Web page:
BASKETBALL: Under 14 Boys had already qualified for Super Cup Finals and All Ireland Club Championships having won the league outright. Our other three qualifying teams went on to win playoffs this weekend and therefore have also booked their places in the above. UNDER 16 BOYSBlaze under 16 boys went into the Northwest playoffs with the goal of securing a place in the All Ireland Club Championships. To succeed they would have to first have to over come a determined Ballyshannon side. Blaze started the game with full court man to man pressure in the hope of forcing Ballyshannon into turnovers. The plan worked and Blaze built up a strong lead of 31 to 4. With one eye on the final which was on later in the day Blaze started to run the bench and rest some players. Despite the score, Ballyshannon never gave up and started to close the gap. Blaze continued to push the ball offence and got some nice scores of the fast break. Blaze changed their defensive formation to zone and closed out the game with a score line of 53 to 22.Blaze would have to wait till after the next semi final between Donegal Town and Dungloe to see who they would be facing in the final. As it turned out Donegal Town emerged victorious from a very exciting match. Going into the final, Blaze knew that if they lost this game then they would have nothing to show for all their hard work. With everyone focused on the game, Blaze started were they left off against Ballyshannon. They started of playing their own brand of tenacious defence and fast moving of offence. Blaze played some excellent high energy defence and got their rewards with some easy scores of the fast break. Blaze went in at the half with a 39 to 23 lead. Donegal town continued to attack the basket and resulted in some of the Blaze players getting into foul trouble. Blaze changed to a zone defence in an effort to stop the fouls and control the game. Blaze closed the game out with every player getting on the score sheet and a final score of 77 to 42. The Letterkenny boys are now looking forward to the Super Cup and the All Ireland’s.UNDER 16 GIRLS U16 North West Cup Semi Letterkenny Blaze 41 – Donegal Town 25Donegal Town got off to a great start and took an early lead in the opening quarter and led 15-8. Blaze came out fighting in the 2nd and played great defence and rebounded the ball really well to keep donegal scoreless in the 2nd quarter and Blaze led 22-15 at half time. A low scoring quarter from both teams in the 3rd meant Blaze held onto their lead going into the final quarter leading by 10 points. Blaze managed to control the final quarter and finished the game 41-25. Katherine Kelly had a great game for Blaze finishing the game with 17 points and Sophie Carr led the scorers for Donegal Town with 13 points. U16 North West Cup Final Letterkenny Blaze 41 Sligo All Stars 39 Letterkenny Blaze met Sligo All Stars in the final of the North West Cup. Having lost to All Stars twice in the league they knew it was going to be a tough battle. With only 2 points in it in the opening quarter, both teams would have to up their game to get ahead. Eilis Dolan had 7 points in a row and Aoibheann O Grady added 5 in the 2nd quarter to extend their lead to 7 points at half time. Another tight quarter between the teams left Blaze with only a 6 point lead at the end of the 3rd with all to play for in the final quarter. We were left an exciting 4th quarter with both teams with players in foul trouble. Sligo All stars were starting to catch with up the Blaze girls however when the final whistle went it was Letterkenny Blaze on top with a 3 point lead. Aoibheann o Grady finished the game with 11 points with Eilis Dolan and Eimear Quinn on 7 points for Blaze while All Stars Aishling O Reilly had 13 with Ciara Mooney on 11. UNDER 14 GIRLSLetterkenny Blaze U14 girls travelled to Ballyshannon on Sat March 5th to compete in the North West Play Offs. In their Semi Final they were matched up against a very spirited Sligo All Stars Team. It took both teams a little while to settle before Blaze got the first score of the game however this produced a quick response from Sligo and the game was up and running.Letterkenny gained the upper hand in the first quarter and this continued into the second quarter when a couple of converted fast breaks meant that Blaze went into the halftime interval leading by 9 points on a score line of 20-11.The Letterkenny team continued to add to their lead in the third quarter with some good teamwork on both ends of the court and while the fourth quarter was a closer affair the Letterkenny girls ran out comfortable winners with a final score of 34 – 26. A good performance with 9 different players getting on the score sheet. Next up in the Final was a very well drilled Ballyshannon Team. Previous meetings between these two sides were very close hard fought games and this would prove to be the case once more.Both teams didn’t want to give any advantage to the opposition early on so the start of this game was a bit cagey with both teams not wanting to make any mistakes. This lead to a low scoring game however it did not lack in excitement as both teams worked hard for scores. A mixture of nerves and solid defence saw the first half end with Blaze ahead by 2 points at 13 -11. The large home crowd got behind their team in the second half however they were ably matched in noise levels by the loyal travelling support for Blaze. The second half mirrored the first with scores hard to come by however the young girls from Letterkenny Blaze were able to stretch their lead in the 3rd quarter and hold out for a well-deserved victory on a score of 23 – 18. Next up for the U14 girls is a meeting with Donegal in the North West Super Cup Final on March 13th with a 13.30 tip off in the Abbey Vocational School, Donegal Town. Donegal are North West League winners and will be strong favourites for the final particularly with home court advantage however something tells me that this team from Letterkenny Blaze will not be just going over to make up the numbers.Under 12 Boys and U12 Girls are in Ballyshannon this weekend to play in the League Finals for that age group. Good luck to all the boys and girls.BASKETBALL: FOUR LETTERKENNY BLAZE TEAMS FOR ALL-IRELAND CLUB CHAMPIONSHIPS was last modified: March 11th, 2016 by Mark ForkerShare this:Click to share on Facebook (Opens in new window)Click to share on Twitter (Opens in new window)Click to share on LinkedIn (Opens in new window)Click to share on Reddit (Opens in new window)Click to share on Pocket (Opens in new window)Click to share on Telegram (Opens in new window)Click to share on WhatsApp (Opens in new window)Click to share on Skype (Opens in new window)Click to print (Opens in new window)Tags:all-irelandbasketballLetterkenny blazeu14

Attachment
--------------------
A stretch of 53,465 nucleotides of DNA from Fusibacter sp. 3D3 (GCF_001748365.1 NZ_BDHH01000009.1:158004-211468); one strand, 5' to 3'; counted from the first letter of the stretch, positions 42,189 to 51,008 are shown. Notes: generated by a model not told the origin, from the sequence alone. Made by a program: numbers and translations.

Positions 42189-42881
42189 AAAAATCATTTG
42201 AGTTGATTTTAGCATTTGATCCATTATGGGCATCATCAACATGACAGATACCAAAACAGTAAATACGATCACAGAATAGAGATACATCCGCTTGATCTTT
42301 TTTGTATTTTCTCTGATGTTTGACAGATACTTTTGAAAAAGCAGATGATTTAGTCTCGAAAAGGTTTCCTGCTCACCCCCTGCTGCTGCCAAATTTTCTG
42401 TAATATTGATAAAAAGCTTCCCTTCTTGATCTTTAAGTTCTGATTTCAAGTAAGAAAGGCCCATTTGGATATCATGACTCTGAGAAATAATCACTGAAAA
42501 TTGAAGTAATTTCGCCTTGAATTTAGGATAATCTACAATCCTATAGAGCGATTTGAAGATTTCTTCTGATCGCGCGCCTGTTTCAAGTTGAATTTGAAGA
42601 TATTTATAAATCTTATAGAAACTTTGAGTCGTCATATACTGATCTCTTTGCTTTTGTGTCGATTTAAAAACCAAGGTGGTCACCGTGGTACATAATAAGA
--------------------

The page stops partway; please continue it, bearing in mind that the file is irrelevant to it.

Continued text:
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Human language evolved after our ancestors learned to throw a spear, according to William H. Calvin, in his new book A Brief History of the Mind: From Apes to Intellect and Beyond (Oxford, 2003). Robin Dunbar is not too sure about this, in a book review in the Feb. 26 issue of Nature.1 Although he respects Calvin, he is not convinced of his thesis for the origin of human language:I found the themes of the book, broadly speaking, congenial, and the account well informed and authoritative, as one might expect from a neuroscientist and science popularist of Calvin’s stature. However, there are aspects of this particular book that I found less satisfying. Calvin’s insistence on the importance of a gesturally based phase to language evolution does not, I think, make sense. Language is a parsing skill, and, even though parsing is a hierarchical process, it seems to me to be a very different kind of skill from that used in coordinated throwing. Manipulating concepts is not the same kind of activity as manipulating muscle masses. Nor does the timing really work. The evidence, as Calvin himself notes, points to a period about 500,000 years ago as the likely timing for the origin of speech, if not full-blown language. But the archaeological record is very clear that real projectile-based hunting did not become widespread until the Upper Palaeolithic revolution, which kicked in around 50,000 years ago (perhaps a little earlier in Africa). The evolution of speech, then, pre-dates the fine muscle control of aimed throwing by a very wide margin.He also found Calvin’s look into the future “unconvincing.” Nevertheless, Dunbar is glad that “After a century of neglect, the mind has suddenly become an issue of evolutionary interest once again.”1Robin Dunbar, “Could throwing spears have laid the foundations for language acquisition?”, Nature 427, 783 (26 February 2004); doi:10.1038/427783a.Dunbar is way too polite with his criticism. Why? Darwin Party members are loathe to call each other stupid. It might provide fodder for those darned creationists. In support of evolution, all Calvin provides is a just-so story that spear throwing evolved our brains into speech machines. How can that be? It violates the principle learned by every child: “sticks and stones may break my bones, but words will never hurt me.” One would think that words, the later weapon, would be more effective in the struggle for survival. What Calvin lacks in evidence for evolution he makes up for in evidence against it. Dunbar states:Notwithstanding the enthusiasm in the 1970s and 1980s for the similarities between humans and our primate cousins, both in popular culture and among academics, the fact is that humans are very different from even our ape sister species. William Calvin’s latest book looks at how different we really are. The essence of Calvin’s argument is that the difference between humans and other animals comes down to what he calls “structured stuff” (that is, coordinated, structured task processing). One of the most obvious examples is the way we deconstruct sentences to expose their meaning.Apes, of course, have no such abilities, nor are there any transitional forms between us (see 01/20/2004 entry). From this clear statement declaring the gulf between apes and man, he launches into the JSS (just-so story):We can do this, he argues, because we evolved the capacity to coordinate fine-tuned movements in the context of throwing. The great revolution in human evolutionary history stems from the shift from the older forms of heavy-duty hunting, mostly by dint of thrusting spears, to projectile hunting (throwing spears or using bows), which required careful aiming and much finer coordination. Practice at these activities fine-tuned the neural machinery that allowed the delicate motor control required for speech and language. Much is made, in this respect, of the growing evidence for the brain’s ability to coopt neural circuits. For example, the neural substrates for reading have different location in the brain in different individuals, as one might expect of a skill that does not have a long evolutionary history. This ’softwiring’, as Calvin calls it, is clearly of major importance in human cognition.Convinced? This is so lame. So Lamarckian. Even if practice stretched a hunter’s brain, it would not help his kids any more than a giraffe stretching its neck would promote the inheritance of that acquired characteristic. The trait has to get into the gametes. No problem, we’ll just modify the JSS a little. Presumably, a chance mutation gave a hunter a more complex brain, granting him better aim at spear-throwing. He brought more meat back to the cave, which made him more attractive to the females. So he had more kids bearing the same mutation, who survived to reproductive age while all the others starved. Isn’t evolutionary storytelling fun? You never have to prove your JSS. As long as it keeps the Darwin Party in power, it is such a dreamy, endless pastime.(Visited 13 times, 1 visits today)FacebookTwitterPinterestSave分享0